100 STONESFIELD MAMMALS CHAP
A'rnpfiilestes has teeth of the same pattern but has more o
them, the preinolars and molars being respectively four and five
All these animals had the lower jaw inflected. Whether the}
are all Marsupials or not, it is clear that jPhascolotherium anc
jimphilestes should be united and placed away from Amphitheriun
on account of the more primitive forrri of their teeth.
We next come to the Trituberculata.
Among the most celebrated of these remains are a few jaws
discovered in the Stonesfield slates near Oxford, and examined bj
Buckland, Cuvier, and some of the most eminent naturalists of the
beginning of the last century. These jaws have been lately sub-
mitted to a careful re-examination by Mr. Goodrich,1 who hag
increased our knowledge of the subject by exposing from the
rocky matrix in which the jaws lie fresh details of their structure;
it is probable therefore that now all that there is to be learnt
from these specimens has been recorded.
^imphitherium prevostii was a creature about the size of a Bat.
Its jaw was first brought to Dean Buckland about the year 1814,
and described six years later. Buckland thought the jaw to be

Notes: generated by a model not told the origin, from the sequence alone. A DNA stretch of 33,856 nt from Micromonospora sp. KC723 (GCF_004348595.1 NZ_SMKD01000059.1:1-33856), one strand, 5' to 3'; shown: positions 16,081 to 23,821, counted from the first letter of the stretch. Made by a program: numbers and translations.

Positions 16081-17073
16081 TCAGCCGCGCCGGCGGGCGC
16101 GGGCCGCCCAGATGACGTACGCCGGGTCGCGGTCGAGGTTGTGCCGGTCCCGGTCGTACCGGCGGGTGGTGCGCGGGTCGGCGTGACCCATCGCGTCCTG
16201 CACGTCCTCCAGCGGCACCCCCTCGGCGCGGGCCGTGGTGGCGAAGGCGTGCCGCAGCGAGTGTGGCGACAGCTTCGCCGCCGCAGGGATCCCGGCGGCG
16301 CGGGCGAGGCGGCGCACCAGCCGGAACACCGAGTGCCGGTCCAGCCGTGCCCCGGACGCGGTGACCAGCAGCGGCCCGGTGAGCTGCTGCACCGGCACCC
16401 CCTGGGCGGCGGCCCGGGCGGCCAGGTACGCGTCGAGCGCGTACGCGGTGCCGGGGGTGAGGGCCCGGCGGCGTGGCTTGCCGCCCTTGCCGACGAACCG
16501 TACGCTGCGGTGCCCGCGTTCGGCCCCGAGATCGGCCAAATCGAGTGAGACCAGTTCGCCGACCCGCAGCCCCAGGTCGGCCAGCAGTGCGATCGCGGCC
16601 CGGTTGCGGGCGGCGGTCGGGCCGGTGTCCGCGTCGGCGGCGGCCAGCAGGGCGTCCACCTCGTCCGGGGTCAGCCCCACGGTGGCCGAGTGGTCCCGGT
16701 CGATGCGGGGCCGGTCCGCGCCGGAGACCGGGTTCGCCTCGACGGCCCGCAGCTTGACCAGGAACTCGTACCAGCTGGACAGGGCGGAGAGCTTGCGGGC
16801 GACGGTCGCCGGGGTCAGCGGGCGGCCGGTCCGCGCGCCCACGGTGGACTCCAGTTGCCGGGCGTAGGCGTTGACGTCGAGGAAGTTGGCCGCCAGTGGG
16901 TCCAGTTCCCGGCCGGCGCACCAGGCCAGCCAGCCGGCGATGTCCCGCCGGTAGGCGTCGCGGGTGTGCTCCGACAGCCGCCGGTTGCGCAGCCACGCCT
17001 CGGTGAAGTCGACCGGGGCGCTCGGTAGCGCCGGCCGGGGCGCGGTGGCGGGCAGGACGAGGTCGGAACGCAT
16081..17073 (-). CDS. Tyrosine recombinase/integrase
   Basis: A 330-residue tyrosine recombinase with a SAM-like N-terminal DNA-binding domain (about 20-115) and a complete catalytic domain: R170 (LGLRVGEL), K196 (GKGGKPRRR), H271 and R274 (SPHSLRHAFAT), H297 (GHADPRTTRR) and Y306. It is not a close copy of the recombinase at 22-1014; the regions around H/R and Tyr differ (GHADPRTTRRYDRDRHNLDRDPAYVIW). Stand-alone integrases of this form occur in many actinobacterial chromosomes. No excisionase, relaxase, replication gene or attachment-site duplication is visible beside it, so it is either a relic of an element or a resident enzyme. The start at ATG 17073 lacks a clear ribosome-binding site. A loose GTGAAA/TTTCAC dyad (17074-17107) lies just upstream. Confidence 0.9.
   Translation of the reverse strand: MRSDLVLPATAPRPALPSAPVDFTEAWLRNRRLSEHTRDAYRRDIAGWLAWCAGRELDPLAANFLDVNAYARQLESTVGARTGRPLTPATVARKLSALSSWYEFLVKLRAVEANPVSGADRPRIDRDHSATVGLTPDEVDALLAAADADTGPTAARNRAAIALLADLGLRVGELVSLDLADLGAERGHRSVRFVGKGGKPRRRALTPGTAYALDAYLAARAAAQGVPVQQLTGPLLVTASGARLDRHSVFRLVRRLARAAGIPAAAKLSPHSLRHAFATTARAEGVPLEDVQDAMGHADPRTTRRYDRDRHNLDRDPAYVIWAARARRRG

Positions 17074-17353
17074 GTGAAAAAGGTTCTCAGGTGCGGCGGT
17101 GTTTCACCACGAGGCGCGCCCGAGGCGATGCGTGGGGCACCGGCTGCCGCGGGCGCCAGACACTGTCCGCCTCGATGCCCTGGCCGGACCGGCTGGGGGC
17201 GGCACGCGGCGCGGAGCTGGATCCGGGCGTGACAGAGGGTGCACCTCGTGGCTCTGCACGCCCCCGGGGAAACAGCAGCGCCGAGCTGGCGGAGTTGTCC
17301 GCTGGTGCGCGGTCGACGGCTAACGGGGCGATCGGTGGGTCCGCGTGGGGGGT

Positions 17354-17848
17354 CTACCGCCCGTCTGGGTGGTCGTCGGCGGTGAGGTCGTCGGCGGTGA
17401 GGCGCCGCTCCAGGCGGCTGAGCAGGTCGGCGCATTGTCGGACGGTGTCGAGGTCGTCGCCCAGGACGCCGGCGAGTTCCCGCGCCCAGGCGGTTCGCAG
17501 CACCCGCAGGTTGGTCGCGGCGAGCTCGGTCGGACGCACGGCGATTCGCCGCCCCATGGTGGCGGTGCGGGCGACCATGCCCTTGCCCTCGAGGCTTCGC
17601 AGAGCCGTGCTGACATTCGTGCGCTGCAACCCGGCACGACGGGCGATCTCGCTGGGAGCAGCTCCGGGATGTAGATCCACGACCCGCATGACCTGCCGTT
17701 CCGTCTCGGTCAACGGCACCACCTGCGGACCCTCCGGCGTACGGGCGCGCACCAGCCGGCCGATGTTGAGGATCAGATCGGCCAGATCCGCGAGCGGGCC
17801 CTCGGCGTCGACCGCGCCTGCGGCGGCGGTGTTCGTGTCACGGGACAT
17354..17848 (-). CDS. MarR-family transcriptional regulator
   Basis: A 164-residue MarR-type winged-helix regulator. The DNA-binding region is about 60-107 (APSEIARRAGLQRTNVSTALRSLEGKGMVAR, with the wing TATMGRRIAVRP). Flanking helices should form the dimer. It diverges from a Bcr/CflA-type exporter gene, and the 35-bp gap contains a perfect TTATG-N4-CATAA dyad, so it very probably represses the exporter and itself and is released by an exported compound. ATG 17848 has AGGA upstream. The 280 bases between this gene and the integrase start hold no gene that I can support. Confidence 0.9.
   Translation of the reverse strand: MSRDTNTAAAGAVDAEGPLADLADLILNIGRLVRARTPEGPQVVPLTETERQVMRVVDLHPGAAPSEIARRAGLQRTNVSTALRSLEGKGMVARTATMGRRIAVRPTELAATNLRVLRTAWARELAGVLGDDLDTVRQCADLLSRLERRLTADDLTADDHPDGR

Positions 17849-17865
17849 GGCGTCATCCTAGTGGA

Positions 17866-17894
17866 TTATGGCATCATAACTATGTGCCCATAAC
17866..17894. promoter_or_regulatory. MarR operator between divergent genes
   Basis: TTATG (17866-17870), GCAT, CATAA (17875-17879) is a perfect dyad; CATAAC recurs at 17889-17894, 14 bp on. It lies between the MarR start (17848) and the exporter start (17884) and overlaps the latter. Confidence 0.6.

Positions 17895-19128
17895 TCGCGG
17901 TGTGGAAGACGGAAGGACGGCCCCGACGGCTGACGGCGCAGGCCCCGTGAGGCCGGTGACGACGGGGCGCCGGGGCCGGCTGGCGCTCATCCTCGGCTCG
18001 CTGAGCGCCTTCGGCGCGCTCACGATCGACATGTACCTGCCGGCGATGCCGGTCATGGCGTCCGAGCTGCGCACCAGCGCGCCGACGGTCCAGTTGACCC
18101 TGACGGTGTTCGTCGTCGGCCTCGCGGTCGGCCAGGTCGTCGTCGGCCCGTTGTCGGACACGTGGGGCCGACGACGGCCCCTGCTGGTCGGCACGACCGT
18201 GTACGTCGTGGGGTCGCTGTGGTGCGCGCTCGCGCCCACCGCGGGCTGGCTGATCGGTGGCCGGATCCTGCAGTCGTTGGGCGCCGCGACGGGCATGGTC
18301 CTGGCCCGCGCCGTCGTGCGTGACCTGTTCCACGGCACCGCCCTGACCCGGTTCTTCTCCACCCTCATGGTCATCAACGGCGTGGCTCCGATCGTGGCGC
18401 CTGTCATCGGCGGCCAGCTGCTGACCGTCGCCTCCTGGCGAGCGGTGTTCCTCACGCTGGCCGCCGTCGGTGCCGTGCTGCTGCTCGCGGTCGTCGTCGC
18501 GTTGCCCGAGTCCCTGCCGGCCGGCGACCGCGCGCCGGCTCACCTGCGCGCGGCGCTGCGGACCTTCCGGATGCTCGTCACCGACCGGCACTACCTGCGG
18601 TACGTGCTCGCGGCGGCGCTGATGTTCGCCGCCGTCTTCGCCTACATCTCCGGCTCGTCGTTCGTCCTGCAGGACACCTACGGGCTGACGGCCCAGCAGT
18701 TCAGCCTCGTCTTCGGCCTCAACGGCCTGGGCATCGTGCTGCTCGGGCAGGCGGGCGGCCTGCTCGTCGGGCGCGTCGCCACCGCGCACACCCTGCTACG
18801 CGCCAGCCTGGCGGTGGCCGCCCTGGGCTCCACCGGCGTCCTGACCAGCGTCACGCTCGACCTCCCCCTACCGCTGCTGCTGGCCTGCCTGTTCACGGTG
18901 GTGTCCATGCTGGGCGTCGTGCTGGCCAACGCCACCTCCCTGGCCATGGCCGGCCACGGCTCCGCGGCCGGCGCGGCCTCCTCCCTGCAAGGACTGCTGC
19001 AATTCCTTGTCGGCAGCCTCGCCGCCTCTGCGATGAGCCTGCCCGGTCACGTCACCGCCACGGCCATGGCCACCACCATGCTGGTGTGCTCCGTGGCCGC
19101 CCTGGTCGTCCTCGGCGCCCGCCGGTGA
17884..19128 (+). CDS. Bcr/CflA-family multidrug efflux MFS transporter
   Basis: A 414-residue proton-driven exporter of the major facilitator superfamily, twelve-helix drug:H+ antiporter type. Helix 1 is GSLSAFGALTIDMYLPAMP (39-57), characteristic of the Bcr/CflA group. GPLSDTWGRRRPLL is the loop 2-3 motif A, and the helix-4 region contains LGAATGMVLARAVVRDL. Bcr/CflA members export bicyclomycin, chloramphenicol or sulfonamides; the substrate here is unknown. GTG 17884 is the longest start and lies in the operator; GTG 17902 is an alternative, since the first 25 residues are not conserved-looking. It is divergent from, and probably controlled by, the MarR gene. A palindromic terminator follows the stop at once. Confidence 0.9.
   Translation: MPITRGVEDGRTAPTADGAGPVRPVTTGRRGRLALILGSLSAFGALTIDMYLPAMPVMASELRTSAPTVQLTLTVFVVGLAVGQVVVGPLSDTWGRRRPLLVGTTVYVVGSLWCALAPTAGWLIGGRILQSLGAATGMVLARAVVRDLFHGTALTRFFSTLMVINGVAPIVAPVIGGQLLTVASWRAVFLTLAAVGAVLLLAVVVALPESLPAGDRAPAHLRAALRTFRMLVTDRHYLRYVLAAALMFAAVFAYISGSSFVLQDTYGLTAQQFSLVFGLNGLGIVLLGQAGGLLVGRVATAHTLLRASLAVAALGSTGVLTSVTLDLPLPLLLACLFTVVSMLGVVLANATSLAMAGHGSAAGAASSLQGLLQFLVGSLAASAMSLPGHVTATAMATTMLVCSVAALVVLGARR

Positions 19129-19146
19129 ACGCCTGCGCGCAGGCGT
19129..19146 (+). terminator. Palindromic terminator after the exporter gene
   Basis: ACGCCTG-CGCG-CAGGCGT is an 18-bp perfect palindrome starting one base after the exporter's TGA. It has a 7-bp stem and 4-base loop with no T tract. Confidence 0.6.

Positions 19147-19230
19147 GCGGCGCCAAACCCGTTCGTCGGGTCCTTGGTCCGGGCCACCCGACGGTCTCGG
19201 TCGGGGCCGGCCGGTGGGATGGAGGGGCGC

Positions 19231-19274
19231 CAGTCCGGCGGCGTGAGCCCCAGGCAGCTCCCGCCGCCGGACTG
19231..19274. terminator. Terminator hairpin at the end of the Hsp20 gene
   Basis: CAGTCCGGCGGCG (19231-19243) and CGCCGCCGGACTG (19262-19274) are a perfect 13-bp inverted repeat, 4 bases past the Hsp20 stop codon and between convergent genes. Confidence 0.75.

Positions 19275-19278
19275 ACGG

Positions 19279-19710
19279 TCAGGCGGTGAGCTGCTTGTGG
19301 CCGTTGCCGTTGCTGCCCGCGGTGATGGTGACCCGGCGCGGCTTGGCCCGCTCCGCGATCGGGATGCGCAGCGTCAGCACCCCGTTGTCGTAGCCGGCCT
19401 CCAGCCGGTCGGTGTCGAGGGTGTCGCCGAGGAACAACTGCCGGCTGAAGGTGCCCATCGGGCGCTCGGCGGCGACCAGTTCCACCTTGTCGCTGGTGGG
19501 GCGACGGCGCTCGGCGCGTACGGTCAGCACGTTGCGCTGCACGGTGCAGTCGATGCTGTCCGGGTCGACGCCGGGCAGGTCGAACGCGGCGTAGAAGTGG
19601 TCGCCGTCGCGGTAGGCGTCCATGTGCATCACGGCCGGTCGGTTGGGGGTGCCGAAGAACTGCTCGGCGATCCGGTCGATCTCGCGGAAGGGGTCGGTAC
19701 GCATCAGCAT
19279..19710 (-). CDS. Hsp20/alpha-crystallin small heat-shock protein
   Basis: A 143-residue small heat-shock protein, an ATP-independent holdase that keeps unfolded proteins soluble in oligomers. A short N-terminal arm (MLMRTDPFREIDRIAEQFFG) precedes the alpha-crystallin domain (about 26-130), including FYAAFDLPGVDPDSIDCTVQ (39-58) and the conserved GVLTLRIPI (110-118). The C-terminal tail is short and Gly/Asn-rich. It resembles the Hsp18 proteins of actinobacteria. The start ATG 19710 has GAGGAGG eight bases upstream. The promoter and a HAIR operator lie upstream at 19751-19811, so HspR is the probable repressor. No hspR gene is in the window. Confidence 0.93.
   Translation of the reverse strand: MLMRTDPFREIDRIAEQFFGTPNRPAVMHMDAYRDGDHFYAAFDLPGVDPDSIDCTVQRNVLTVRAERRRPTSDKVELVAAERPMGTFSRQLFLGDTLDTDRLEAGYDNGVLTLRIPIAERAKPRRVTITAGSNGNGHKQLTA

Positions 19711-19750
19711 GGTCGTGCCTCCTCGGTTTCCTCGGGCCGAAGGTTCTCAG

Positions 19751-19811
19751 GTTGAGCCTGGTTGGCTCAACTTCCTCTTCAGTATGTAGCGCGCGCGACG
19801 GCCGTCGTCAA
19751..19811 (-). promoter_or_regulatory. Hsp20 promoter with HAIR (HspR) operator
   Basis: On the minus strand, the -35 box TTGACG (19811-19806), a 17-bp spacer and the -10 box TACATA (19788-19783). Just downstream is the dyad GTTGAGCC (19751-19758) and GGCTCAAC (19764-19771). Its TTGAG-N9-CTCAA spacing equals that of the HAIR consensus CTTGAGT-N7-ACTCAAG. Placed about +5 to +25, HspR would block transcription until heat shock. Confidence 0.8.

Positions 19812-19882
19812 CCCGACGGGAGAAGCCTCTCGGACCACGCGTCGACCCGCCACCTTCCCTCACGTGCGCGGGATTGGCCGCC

that of an Opossum, an opinion in which Cuvier concurred. The
jaw, however, is marked by a groove running along its length, and
this groove was regarded by de Blainville as evidence of the com-
position of the jaw out of more than one element, which would
naturally lead to its being regarded as the jaw of a reptile.2 This
species and another named after Sir Eichard Owen have a dental
formula which, Hke that of the Marsupials, is large as compared with
that of the Placental mammals ; it runs : I 4, C 1, Pm 5, M 6—i,e.
64 teeth altogether. This is a larger number than we find in any
existing Marsupial. But as in Marsupials, and in certain Insectivora
also, the angle of the jaw is inflected. These teeth are of the
tritubercular pattern with a " heel." They are in fact closely like
those of the living Myrmecobius ; but not, it should be remarked,
unlike those of certain Insectivora.
Tlie Mammals of the Cretaceous Period.—At on© time
there was a totally inexplicable gap between the Jurassic and
the "basal Eocene, a series of strata which occupy an enormous
expanse of time in the history of the earth having appeared to
1 "On the Fossil Mammalia from the Stonesfield Slate," Quart. Jown. Micr.
Sci, xxxr. 1894, p. 407.
2 This groove has been, found In the existing Myrmecofava, see p. 154.